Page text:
Each level presents one or more destructible buildings that need to be reduced in height below a pre-determined line. Each level has fee that will be paid upon completion of the destruction (and potentially a bonus if the bonus conditions are met). Some levels have collateral buildings that are not do be damaged. Flying debris, equipment impact, explosions...all can produce damage to these collateral buildings...incurring costs that will be deducted from your demolition fees.

The control panel provides access to your equipment to facilitate the destruction. Click on the 'TOOLS' button on the bottom of the screen to access your control Panel. Click on a specific icon to 'select' that tool (it will turn green). Set the timer at the bottom of the control panel to the desired setting and then click on a beam or open area of the level scene to deploy that piece of equipment. You can close the control panel by clicking anywhere within it that is not covered by an icon, or simply by clicking on the TOOLS button again. Note that there are 4 different building materials used: wood, brick, concrete, and steel (in order of relative density/toughness). Levels that combine the different materials with varying thicknesses makes proper equipment selection and timing a crucial process.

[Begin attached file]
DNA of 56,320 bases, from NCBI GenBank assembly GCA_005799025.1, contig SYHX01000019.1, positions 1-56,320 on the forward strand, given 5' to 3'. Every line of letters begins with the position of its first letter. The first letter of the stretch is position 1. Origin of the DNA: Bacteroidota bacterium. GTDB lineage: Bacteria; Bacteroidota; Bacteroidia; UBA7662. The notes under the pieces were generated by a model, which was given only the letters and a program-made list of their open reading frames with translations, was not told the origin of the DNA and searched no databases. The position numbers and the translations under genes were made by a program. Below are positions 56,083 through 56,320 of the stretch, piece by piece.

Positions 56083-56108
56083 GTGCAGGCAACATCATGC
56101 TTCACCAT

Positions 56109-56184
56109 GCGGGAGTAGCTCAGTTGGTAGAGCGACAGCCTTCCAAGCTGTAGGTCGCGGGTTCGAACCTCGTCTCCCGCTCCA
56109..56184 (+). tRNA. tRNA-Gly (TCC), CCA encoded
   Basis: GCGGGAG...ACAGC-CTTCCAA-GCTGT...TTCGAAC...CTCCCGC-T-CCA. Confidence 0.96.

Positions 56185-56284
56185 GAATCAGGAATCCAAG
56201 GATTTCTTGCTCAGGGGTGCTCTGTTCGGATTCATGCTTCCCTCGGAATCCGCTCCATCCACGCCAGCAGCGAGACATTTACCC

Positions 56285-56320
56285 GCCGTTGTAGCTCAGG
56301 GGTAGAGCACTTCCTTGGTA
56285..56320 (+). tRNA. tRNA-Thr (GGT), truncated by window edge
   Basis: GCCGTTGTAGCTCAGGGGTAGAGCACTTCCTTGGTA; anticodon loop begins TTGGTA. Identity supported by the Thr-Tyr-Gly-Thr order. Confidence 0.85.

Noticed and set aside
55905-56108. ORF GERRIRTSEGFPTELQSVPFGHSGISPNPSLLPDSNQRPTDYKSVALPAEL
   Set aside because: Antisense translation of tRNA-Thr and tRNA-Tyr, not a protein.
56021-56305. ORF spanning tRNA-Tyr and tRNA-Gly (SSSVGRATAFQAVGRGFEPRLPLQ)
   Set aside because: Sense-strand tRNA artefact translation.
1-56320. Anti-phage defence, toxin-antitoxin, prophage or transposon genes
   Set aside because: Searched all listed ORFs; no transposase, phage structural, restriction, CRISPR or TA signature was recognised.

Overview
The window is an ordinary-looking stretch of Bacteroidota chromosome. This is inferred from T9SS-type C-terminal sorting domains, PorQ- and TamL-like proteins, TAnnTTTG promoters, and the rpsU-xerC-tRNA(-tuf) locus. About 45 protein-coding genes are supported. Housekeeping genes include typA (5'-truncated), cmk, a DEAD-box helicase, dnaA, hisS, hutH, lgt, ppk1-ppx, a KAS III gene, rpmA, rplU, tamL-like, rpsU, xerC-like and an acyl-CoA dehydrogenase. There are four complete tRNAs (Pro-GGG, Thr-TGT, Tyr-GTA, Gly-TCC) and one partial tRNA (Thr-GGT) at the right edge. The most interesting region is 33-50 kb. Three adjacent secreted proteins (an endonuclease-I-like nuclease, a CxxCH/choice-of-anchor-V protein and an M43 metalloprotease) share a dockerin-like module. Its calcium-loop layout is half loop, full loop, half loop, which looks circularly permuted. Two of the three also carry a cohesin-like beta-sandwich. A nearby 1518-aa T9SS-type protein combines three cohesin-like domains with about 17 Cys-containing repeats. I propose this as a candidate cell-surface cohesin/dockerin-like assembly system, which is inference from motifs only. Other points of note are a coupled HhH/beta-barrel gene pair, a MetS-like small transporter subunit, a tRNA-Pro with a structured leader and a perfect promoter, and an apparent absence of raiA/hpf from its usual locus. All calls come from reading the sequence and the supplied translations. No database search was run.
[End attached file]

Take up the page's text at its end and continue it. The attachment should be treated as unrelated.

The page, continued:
When you have deployed all of your equipment and properly positioned and timed everything, press the start button to begin the main demolition timer. You have 30 seconds before an evaluation is made to see if you have reduced the building structure(s) height to below the defined line. After 30 seconds, you will see a summary page showing your results. You then have the choice to reset that level (reset your balance to what it was before this level) or proceed to the next level. Note that you only get 10 resets per game. Also note that you CAN proceed to the next level without completing the current. You just will not receive the fees for that level (think of it as passing up on a hard job). You MAY stop a level early if you think you have destroyed everything below the aforementioned line or if you know that you have zero chance of completing the level on this round by pressing the stop button. This will bring up the same summary page as mentioned above.